GELAND’S WORLD - Is there a point at which a political candidate can do so much advertising that it becomes overkill?
One San Pedro resident told me she would refuse to vote for a leading candidate because she has received so many fliers favoring his campaign. The implication is that he is trying to buy the election.
More about that in later weeks, but first a one paragraph review of what you should and should not take from all those slick candidate fliers you are undoubtedly getting in your mail right now.
The first point: Those fliers you just received from candidates Smith and Jones serve to familiarize you with the candidates' existence. The pundits refer to this as name recognition. The printed fliers also tend to make the candidates look legitimate. That's the positive side of your receiving those fliers. Now here's the negative side:
Those fliers had to be paid for by somebody. And anybody who makes a political donation is, by definition, somebody with an interest. Cynics and campaign managers on the political right refer to labor unions and school teachers and environmental groups as special interests. Cynics and campaign managers on the left refer to corporations and the owners of corporations and antiabortion groups as special interests.
The absolutely worst, most untrustworthy campaign literature it is possible to get
It's those fliers that claim to be aimed at voters who are seniors or voters who are unhappy about crime, or voters who are registered Democrats, etc. In the trade, they are referred to as slate mailers.
One of them I just received is labeled the Senior Advocate guide. Another is called the Cops voter guide. The secret is that the Cops guide doesn't represent what cops think, and the Senior Advocate guide doesn't necessarily support candidates who would be good for seniors.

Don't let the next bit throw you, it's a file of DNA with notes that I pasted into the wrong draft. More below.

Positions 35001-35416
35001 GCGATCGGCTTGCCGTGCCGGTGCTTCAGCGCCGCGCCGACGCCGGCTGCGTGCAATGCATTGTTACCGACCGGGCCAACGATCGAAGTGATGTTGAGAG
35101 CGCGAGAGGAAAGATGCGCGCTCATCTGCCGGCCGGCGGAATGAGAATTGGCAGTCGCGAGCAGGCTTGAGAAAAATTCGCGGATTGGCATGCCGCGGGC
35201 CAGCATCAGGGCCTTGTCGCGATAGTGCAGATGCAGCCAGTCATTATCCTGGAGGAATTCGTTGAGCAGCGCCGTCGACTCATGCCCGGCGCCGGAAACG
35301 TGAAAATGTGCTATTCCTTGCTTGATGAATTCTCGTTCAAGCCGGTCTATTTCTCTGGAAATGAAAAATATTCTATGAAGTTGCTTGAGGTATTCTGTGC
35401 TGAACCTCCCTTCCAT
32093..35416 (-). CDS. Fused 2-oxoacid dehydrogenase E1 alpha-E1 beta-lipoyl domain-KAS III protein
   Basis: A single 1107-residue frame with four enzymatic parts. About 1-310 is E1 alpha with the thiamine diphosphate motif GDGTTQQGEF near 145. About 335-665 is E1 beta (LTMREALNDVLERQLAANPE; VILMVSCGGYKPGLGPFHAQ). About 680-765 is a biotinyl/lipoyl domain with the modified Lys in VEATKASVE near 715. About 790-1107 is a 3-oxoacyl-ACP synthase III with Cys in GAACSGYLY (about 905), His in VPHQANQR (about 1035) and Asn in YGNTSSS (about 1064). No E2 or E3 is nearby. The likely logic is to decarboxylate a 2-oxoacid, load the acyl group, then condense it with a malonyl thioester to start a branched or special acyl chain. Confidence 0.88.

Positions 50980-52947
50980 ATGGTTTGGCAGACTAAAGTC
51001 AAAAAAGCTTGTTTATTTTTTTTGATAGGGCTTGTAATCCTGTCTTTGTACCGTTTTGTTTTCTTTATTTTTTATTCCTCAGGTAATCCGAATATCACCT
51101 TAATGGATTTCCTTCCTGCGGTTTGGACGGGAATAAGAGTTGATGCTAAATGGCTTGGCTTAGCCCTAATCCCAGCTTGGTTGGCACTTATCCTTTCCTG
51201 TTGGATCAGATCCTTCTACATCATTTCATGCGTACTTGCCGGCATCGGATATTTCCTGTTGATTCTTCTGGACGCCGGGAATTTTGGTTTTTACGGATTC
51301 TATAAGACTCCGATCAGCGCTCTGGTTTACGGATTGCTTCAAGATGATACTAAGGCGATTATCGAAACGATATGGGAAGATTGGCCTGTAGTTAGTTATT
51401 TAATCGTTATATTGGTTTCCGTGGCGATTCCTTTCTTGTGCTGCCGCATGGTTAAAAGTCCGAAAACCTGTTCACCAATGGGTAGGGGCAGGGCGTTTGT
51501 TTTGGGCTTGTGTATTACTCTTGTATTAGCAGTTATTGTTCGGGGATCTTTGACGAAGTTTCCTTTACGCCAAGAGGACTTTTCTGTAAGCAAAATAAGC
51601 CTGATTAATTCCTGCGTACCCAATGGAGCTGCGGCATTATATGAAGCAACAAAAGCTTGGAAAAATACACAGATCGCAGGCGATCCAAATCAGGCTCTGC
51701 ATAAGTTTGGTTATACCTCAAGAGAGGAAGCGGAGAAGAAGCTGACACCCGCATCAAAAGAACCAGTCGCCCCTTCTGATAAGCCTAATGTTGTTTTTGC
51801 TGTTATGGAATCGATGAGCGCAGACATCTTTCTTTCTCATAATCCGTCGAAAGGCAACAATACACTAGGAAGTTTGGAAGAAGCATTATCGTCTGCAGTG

It's an open secret among political professionals -- These slate mailers are purely a business designed to sell their endorsements to candidates who are hungry to buy name recognition. The clue is in the small print that you can find somewhere on the card: "Appearance is paid for and authorized by each candidate and ballot measure which is designated by an *"
Yes -- designated by an asterisk.
The Cops voter guide featured endorsements for 10 offices. Of those 10, fully 8 were paid for, as signified by the asterisk. Only 2 were unpaid.
In the Senior Advocate slate mailer I received, there were 23 offices with endorsements, and all 23 were paid for, as signified by the asterisk.
In other words, if you get a mailer that announces that it is the Cops voter guide, or the Seniors' advocacy card, or the Democrats' or Jews' or Independents' voter guide, you should understand that what the candidates think and who they are has nothing to do with their endorsements by that mailer. It's just an endorsement that was bought and paid for.
The mayoral race is heating up
I've received more than half a dozen fliers for Rick Caruso and three fliers for Karen Bass. They are all fairly conventional, in the sense that Bass talks about what she has accomplished in life and in office, and Caruso promises the moon and the stars to the residents of Los Angeles. Got a problem with crime? Rick says he will solve our problems. Homelessness bother you? He's got a plan to build 30,000 units in one year. Corruption in Los Angeles government? Rick will clean it up.
It's hard to reply to Caruso's promises because there are so many of them. Each one would require an entire essay to take down. For example, those 30,000 units for the homeless: The claim is absurd, but it takes a while to do the math and point out that even if you could buy or build one unit for a thousand dollars, it would cost 30 million dollars to build those units. And if you were to apply a more reasonable number -- say somewhere between ten thousand and a hundred thousand dollars, then we are talking somewhere between three hundred million dollars and three billion dollars.